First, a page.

Is Gordon Brown planning to become the new Norman Lamont? A jarring visual image maybe, but it is one of the conclusions of a forecast of what might be in this year's Budget.
Eleven years ago the then Tory Chancellor raised the rate of VAT by 2.5 percentage points to 17.5 per cent to pay for the abolition of the hated poll tax.
Now the Institute for Fiscal Studies, a highly respected independent think tank, believes VAT may have to be hiked again, this time to ensure the Government can pay for its plans for huge public expenditure on health and education.
The IFS believes Mr Brown faces a "black hole" of as much as £7bn as the Treasury compiles its Budget, due to be published on 17 April, and its Comprehensive Spending Review in July. The CSR will outline what Whitehall will be given for the two financial years between April 2004 and April 2006.
Mr Brown has tended in previous years to end each financial year with a surplus on current spending equivalent to around 0.7 per cent of GDP. But the IFS forecasts showed that with economic growth slowing and government spending accelerating to meet targets for health and education, that surplus will be close to zero between 2002 and 2006.
This would still allow the Chancellor to meet his "golden rule", that the budget must be at or close to surplus over the economic cycle. To make up that gap – which the IFS described as the "caution cushion" – would cost £5bn of either tax rises or cuts in non-core areas of spending. If the Government wanted to go further and raise the share of national income in his July CSR, that would involve further tax rises.
If it raised it from 2.5 to 2.75 per cent that would cost £1bn while, if its decided on a step-change to 3.0 per cent, that would be £2bn a year and so on.
This might well be needed to meet Labour's pledge to get health spending, currently languishing at the bottom of a European league table, back to the average of the EU.
Andrew Dilnot, the IFS's director, said the Chancellor could probably get away without the £5bn tax hike unless he wanted to be "mind-numbingly cautious". "We would quite openly say that, of that £7bn, the £5bn could quite legitimately not be done," he said. "If they sought just to meet the 'golden rule' it would be hard to criticise them."
The danger would then be that the Chancellor would leave little room for unexpected spending commitments – foot-and-mouth, 11 September and the Afghan war come to mind – that could then push the budget into deficit and break the golden rule.
The next step therefore – and this is where we come back to Lord Lamont – is to work out where any extra tax revenue could come from.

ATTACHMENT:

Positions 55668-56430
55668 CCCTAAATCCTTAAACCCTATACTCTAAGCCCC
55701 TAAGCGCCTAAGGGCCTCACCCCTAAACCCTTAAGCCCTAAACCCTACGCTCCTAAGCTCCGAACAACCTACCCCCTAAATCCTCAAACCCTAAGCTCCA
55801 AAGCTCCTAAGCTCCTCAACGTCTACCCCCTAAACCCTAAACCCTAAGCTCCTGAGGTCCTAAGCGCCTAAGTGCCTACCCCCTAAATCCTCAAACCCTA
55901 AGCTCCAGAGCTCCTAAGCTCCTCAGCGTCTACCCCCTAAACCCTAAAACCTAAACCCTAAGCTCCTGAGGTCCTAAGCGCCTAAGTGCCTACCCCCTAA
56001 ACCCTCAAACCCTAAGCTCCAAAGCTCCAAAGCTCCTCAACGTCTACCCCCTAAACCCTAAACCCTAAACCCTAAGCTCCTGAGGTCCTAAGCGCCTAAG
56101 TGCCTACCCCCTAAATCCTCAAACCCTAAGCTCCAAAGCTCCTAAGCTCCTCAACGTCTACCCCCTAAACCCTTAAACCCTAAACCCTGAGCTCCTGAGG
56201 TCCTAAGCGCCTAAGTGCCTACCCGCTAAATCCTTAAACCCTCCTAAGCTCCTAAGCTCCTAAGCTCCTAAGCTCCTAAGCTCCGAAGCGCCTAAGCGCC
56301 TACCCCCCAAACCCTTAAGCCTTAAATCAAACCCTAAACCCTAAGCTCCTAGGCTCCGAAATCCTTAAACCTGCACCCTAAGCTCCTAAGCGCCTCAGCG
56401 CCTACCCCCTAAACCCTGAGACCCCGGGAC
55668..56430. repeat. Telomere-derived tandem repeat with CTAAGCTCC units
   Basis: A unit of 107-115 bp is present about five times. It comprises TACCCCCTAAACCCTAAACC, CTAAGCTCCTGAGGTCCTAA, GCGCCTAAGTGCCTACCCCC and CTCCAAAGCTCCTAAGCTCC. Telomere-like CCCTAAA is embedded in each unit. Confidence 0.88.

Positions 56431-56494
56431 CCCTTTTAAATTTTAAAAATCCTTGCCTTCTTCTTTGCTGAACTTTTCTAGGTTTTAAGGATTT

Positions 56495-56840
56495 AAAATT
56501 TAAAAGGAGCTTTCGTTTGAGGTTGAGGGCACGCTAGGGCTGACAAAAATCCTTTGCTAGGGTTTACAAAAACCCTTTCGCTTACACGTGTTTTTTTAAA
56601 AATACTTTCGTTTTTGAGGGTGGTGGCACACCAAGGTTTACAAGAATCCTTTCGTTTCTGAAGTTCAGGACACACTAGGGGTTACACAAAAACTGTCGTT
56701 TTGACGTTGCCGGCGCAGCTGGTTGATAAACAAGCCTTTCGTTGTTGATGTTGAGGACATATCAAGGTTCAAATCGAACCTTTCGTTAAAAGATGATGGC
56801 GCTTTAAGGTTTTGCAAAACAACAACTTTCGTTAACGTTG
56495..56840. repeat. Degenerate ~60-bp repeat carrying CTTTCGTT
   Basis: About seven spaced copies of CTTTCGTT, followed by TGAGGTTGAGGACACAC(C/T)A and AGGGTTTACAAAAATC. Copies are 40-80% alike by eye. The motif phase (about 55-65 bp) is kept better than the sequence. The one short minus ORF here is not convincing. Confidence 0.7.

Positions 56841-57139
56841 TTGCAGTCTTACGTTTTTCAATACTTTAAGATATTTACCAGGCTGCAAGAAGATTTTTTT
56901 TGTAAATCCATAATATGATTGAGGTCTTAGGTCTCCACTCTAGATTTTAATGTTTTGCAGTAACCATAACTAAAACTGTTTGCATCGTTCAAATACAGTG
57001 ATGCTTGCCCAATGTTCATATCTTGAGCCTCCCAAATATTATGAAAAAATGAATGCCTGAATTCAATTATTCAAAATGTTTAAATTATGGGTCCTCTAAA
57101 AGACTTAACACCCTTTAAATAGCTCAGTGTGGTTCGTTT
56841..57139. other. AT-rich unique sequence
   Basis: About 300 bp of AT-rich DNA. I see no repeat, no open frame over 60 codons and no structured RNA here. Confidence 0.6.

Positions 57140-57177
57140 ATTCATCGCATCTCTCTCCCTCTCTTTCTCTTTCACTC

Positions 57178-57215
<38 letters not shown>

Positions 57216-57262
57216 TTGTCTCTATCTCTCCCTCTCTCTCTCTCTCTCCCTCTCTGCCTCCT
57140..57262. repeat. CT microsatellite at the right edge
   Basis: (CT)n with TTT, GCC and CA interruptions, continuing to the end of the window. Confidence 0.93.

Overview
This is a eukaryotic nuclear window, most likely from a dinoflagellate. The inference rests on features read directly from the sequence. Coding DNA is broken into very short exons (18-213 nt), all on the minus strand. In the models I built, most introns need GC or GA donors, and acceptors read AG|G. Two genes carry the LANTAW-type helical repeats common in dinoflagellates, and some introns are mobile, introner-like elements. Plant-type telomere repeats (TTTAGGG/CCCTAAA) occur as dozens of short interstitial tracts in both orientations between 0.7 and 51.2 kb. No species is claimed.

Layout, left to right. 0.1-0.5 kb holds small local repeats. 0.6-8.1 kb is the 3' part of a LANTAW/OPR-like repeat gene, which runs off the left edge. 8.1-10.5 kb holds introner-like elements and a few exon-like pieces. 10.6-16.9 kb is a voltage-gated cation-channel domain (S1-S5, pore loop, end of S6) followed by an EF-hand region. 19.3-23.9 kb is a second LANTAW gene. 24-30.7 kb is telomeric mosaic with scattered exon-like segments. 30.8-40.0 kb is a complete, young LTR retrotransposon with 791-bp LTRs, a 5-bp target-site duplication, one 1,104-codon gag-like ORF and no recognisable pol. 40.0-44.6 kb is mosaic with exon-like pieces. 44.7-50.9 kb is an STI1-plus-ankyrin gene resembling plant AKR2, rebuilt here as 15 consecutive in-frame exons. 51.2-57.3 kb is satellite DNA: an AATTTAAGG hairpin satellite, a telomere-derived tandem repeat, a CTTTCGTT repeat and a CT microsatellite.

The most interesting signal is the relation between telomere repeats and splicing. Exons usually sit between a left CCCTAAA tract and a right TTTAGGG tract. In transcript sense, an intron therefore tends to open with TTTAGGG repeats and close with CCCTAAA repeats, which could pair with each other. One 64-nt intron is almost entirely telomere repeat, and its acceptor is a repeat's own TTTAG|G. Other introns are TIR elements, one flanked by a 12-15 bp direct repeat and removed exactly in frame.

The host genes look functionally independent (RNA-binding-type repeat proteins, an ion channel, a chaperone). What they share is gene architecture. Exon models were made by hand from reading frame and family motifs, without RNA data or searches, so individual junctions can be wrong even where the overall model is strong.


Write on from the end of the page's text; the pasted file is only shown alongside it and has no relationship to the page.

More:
One problem the Chancellor faces is that he has already closed almost all the existing tax loopholes. Tom Clark, an IFS economist, said: "He is running out of fringes to trim."
Until the mid-1970s, the first seam to be mined by tax-hungry Chancellors was income tax rates. These have fallen over the past quarter of a century and a rise would be politically unpalatable. More importantly, New Labour pledged before last year's General Election not to increase the basic or top rates of tax. This left two areas where the Government could hope to raise taxes – VAT and National Insurance. The Government has already ruled out extending VAT to exempt items such as newspapers and public transport. But hiking VAT by another 2.5 per cent to 20 per cent would raise £9bn a year.
Mr Clarke said the main problem for Labour was that an increase in VAT would be "slightly regressive" – the poorest in society would lose a greater share of their weekly income than the richest. "Implementing this in isolation would represent something of a break with the redistributive direction of reforms introduced in Labour's first term of office," he said.
The Chancellor has specifically refused to be drawn into a pledge on National Insurance. This would allow him to either raise the rate, or to abolish the upper earnings limit.
A 1 per cent hike would raise £7.2bn if extended to the self-employed and to unearned income excluding pensioners.
Abolishing the upper limit would raise £5.9bn and have the added advantage of only affecting those who already pay the top 40 per cent rate of tax. This is the most popular current theory and with a Budget and a CSR this year the Treasury knows it is open season for tax speculation. But yesterday it was playing a straight bat. A spokesman said any decisions on spending after 2003-04 were for the CSR. "The Government remains on track to meet its tough fiscal rules," he said.
Economists believe the Chancellor is still more likely to beat his own fiscal forecasts. David Hillier, chief UK economist at Barclays Capital, said the Treasury had already factored in some overly harsh assumptions on falling share prices, City bonuses and company profits. "The Government won't want to be raising taxes in the back half of this Parliament," he said. He expected the CSR to deliver real terms spending increases of 1 per cent rather than 3 or 4 per cent in the previous one. "That's how any shortfall will be made up," he added.
The one exception might be health spending, which the Government has hinted strongly may be paid for by a ring-fenced tax. A report by Derek Wanless will be published this spring. "We will probably get away with a ring-fenced tax increase with the Government saying 'blame it on Wanless'," Mr Hillier said.Reuse content